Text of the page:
An internal thioester in a pathogen surface protein mediates covalent host binding

Miriam Walden, John Michael Edwards, Aleksandra Malgorzata Dziewulska, Rene Bergmann, Gerhard Saalbach, Su-Yin Kan, Ona Kealoha Miller, Miriam Weckener, Rosemary J. Jackson, Sally Lorna Shirran, Catherine Helen Botting, Gordon John Florence, Manfred Rohde, Mark J. Banfield, Uli Schwarz-Linek

Research output: Contribution to journalArticlepeer-review

36 Citations (Scopus)


To cause disease and persist in a host, pathogenic and commensal microbes must adhere to tissues. Colonization and infection depend on specific molecular interactions at the host-microbe interface that involve microbial surface proteins, or adhesins. To date, adhesins are only known to bind to host receptors non-covalently. Here we show that the streptococcal surface protein SfbI mediates covalent interaction with the host protein fibrinogen using an unusual internal thioester bond as a ‘chemical harpoon’. This cross-linking reaction allows bacterial attachment to fibrin and SfbI binding to human cells in a model of inflammation. Thioester-containing domains are unexpectedly prevalent in Gram-positive bacteria, including many clinically relevant pathogens. Our findings support bacterial-encoded covalent binding as a new molecular principle in host-microbe interactions. This represents an as yet unexploited target to treat bacterial infection and may also offer novel opportunities for engineering beneficial interactions.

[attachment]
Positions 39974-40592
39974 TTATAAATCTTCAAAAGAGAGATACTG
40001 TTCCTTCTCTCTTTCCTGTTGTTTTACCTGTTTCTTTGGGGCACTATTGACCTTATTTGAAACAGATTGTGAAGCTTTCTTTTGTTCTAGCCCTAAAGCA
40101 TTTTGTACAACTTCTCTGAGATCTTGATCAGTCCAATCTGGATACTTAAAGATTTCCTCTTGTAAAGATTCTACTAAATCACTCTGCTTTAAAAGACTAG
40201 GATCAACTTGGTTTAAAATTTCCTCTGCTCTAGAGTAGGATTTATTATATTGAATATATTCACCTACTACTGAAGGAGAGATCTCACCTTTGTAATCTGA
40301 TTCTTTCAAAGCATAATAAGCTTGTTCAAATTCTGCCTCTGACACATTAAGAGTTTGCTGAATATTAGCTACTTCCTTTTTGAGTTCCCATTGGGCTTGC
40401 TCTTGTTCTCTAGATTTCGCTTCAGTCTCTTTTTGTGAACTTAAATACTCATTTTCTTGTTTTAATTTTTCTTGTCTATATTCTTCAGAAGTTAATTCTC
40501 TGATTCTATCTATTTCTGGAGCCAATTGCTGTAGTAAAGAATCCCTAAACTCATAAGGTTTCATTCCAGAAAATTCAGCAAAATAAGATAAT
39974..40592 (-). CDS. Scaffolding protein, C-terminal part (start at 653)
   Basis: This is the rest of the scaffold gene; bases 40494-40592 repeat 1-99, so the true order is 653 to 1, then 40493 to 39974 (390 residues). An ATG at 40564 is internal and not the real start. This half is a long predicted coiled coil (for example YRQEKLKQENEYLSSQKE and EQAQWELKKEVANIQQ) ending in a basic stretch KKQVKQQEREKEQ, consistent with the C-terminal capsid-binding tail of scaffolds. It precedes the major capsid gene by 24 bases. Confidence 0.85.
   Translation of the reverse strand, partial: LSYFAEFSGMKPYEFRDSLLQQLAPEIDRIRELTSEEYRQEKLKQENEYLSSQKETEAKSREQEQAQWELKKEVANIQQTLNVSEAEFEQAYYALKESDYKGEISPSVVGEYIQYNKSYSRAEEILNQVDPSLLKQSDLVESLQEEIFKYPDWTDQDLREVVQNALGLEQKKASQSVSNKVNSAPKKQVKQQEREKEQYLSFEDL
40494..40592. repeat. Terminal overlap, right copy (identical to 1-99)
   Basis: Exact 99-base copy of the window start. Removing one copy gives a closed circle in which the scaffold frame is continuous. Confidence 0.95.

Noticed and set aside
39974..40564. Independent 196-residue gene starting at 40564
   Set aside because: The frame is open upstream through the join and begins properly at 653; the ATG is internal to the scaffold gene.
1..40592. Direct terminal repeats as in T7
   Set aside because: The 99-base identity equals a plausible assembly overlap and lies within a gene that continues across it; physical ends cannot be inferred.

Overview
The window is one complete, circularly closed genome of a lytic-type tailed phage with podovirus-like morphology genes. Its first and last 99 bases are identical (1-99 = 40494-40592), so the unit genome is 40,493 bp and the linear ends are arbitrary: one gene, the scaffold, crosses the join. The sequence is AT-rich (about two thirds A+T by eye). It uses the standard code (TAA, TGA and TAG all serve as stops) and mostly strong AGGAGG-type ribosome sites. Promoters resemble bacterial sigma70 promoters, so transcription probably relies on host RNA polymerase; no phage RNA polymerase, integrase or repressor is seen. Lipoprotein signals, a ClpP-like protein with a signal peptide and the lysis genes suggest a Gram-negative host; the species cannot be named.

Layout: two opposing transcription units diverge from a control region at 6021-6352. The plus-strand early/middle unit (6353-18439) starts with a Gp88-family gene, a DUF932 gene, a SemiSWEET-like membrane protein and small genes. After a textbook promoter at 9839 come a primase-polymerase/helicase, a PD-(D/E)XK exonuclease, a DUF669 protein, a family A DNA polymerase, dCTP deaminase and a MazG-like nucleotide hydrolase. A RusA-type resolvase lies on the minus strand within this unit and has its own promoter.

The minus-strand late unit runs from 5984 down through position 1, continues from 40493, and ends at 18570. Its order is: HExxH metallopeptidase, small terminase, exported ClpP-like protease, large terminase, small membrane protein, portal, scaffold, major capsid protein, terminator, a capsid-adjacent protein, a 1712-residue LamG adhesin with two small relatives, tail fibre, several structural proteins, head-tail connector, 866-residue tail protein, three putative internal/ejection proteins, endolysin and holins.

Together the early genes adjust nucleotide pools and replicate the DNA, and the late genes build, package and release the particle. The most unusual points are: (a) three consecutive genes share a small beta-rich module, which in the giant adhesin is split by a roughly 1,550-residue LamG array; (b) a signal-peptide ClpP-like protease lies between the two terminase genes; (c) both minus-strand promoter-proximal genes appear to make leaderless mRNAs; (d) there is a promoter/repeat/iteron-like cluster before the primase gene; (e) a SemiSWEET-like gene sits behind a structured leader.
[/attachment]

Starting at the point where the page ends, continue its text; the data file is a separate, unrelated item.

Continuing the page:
Original languageEnglish
Article numbere06638
Number of pages24
Publication statusPublished - 2 Jun 2015


  • Streptococcus pyogenes
  • Streptococcus pneumoniae
  • Clostridium perfringens
  • Host-microbe interactions
  • Fibrinogen
  • Bacterial surface proteins


Dive into the research topics of 'An internal thioester in a pathogen surface protein mediates covalent host binding'. Together they form a unique fingerprint.

Cite this